Opinion Piece by Dr Sarah Baker, Communications lecturer at AUT University.
Bringing diversity of voices in public domain might still be a far reaching goal for the New Zealand media. The AUT study of the 2014 election coverage shows the news was dominated by males and by political party members. When journalists used social media to discuss the elections they mainly to talk to each other.
The common imagery of Israeli airstrikes, destruction of property and the loss of human life is how international audiences see the Israeli-Palestinian relationship.
Conservation issues, loss of land, enforced location and culture and language erosion are a few of the worries troubling low-lying Pacific communities, and for indigenous communities, relocation will ultimately lead to culture and language loss.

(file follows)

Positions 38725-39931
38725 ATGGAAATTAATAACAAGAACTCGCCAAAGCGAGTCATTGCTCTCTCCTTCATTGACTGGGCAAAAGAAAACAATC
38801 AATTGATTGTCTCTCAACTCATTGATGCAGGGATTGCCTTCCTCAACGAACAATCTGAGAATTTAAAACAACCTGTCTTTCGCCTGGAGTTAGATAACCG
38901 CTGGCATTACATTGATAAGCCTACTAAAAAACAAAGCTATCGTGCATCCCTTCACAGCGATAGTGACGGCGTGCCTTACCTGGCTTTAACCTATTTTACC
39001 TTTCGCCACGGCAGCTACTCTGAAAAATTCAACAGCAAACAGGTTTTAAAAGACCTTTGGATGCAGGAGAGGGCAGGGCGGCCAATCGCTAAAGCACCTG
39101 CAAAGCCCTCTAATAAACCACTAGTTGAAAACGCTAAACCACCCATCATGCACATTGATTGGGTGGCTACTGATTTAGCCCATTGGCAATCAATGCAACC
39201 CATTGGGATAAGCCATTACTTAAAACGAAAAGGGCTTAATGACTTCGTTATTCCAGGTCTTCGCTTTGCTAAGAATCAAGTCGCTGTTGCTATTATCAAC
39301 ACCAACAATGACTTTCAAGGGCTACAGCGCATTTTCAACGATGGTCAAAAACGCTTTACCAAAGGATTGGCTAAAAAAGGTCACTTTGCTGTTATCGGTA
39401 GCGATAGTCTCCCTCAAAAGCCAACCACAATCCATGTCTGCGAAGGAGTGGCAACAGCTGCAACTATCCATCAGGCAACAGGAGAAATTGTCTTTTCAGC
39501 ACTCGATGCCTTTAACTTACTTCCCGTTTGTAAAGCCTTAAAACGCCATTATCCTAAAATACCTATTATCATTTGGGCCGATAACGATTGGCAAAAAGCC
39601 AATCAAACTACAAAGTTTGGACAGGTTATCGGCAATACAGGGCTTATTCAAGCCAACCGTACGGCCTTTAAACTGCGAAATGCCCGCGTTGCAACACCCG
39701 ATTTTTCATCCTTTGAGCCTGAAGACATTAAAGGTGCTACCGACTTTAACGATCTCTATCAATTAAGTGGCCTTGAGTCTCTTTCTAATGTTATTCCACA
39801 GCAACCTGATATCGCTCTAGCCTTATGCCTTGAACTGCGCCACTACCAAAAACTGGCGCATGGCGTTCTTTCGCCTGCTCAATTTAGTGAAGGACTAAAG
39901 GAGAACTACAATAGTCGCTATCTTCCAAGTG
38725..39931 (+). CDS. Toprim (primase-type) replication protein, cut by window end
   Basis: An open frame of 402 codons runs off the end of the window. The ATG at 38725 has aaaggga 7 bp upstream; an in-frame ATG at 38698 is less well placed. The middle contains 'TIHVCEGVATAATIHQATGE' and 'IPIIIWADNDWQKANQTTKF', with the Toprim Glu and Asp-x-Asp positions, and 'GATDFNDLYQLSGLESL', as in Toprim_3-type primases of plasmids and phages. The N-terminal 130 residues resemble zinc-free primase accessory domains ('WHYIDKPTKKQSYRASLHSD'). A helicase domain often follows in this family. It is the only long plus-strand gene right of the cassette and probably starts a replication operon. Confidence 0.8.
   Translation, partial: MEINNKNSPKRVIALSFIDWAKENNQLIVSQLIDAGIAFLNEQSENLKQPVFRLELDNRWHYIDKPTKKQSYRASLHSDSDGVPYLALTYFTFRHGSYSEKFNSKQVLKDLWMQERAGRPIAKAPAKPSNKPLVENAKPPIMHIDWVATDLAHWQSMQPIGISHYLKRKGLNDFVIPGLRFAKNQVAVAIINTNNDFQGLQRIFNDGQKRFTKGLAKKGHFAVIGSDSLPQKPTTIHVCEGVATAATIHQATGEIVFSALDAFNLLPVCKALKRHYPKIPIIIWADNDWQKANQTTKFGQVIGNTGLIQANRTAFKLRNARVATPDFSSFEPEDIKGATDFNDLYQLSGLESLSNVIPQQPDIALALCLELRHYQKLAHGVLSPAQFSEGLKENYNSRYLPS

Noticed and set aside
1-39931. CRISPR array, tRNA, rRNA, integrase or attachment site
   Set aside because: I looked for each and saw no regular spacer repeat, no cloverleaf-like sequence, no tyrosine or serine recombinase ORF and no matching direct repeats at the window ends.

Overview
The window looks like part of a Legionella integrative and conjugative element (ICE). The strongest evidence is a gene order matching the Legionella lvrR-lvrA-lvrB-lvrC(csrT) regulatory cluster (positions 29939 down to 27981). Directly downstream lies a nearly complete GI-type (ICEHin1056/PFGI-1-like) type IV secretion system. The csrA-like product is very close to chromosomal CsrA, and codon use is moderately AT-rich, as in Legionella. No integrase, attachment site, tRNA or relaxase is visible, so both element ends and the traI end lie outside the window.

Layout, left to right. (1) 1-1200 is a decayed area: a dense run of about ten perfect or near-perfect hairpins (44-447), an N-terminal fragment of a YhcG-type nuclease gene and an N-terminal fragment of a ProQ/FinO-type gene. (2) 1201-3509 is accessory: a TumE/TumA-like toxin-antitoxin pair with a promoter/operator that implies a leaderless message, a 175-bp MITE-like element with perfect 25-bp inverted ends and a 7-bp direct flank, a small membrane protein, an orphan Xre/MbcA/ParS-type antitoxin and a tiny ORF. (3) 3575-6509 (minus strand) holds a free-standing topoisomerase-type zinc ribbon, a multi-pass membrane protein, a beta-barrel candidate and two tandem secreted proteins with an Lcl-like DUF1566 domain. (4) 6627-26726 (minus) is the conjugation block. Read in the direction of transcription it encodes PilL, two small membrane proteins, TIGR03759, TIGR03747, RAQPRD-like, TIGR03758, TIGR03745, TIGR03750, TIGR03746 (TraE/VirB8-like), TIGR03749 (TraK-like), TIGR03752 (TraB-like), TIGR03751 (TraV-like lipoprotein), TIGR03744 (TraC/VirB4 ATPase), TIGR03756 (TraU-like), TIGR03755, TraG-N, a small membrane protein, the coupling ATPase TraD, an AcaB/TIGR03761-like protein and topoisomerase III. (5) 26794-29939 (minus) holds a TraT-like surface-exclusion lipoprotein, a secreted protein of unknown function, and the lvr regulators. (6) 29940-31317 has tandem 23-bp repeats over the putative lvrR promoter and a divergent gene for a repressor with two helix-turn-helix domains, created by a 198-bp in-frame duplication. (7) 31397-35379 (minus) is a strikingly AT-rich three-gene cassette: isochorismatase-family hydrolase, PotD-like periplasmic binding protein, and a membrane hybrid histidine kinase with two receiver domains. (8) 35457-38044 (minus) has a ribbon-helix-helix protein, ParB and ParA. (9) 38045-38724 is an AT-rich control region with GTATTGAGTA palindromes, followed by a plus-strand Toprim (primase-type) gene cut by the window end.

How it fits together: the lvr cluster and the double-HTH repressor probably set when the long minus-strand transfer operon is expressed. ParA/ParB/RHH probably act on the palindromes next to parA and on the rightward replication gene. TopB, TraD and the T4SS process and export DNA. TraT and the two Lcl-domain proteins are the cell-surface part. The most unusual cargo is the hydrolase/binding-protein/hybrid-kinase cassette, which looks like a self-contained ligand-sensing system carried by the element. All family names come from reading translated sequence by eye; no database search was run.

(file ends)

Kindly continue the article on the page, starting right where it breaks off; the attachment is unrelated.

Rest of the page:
The director of AUT University’s Pacific Media Centre, has condemned the “outrageous and cowardly” attack on the French satirical magazine Charlie Hebdo, describing it as a despicable assault on global media freedom.
The JMAD New Zealand media ownership report 2014 was published and distributed on December 5, 2014.
AUT University’s Pacific Scoop has won a major student journalism award for its coverage of the Fiji post-coup general election in September.
Renowned investigative journalists, film makers, academics and media freedom campaigners from across the Asia-Pacific region will come together at AUT University on 27-29 November 2014.
Three AUT University journalism students have recently returned from Fiji having covered the recent elections for AUT’s Pacific Media Centre (PMC).
This Friday September 12, co-founder of the Huffington Post, Arianna Huffington, will visit New Zealand for a number of high profile engagements.
Identity and integrity of journalism education will be a key theme of the next World Journalism Education Congress to be held at AUT in 2016.
The UNESCO World Press Freedom lecture will be livestreamed here tonight - Tuesday 6 May.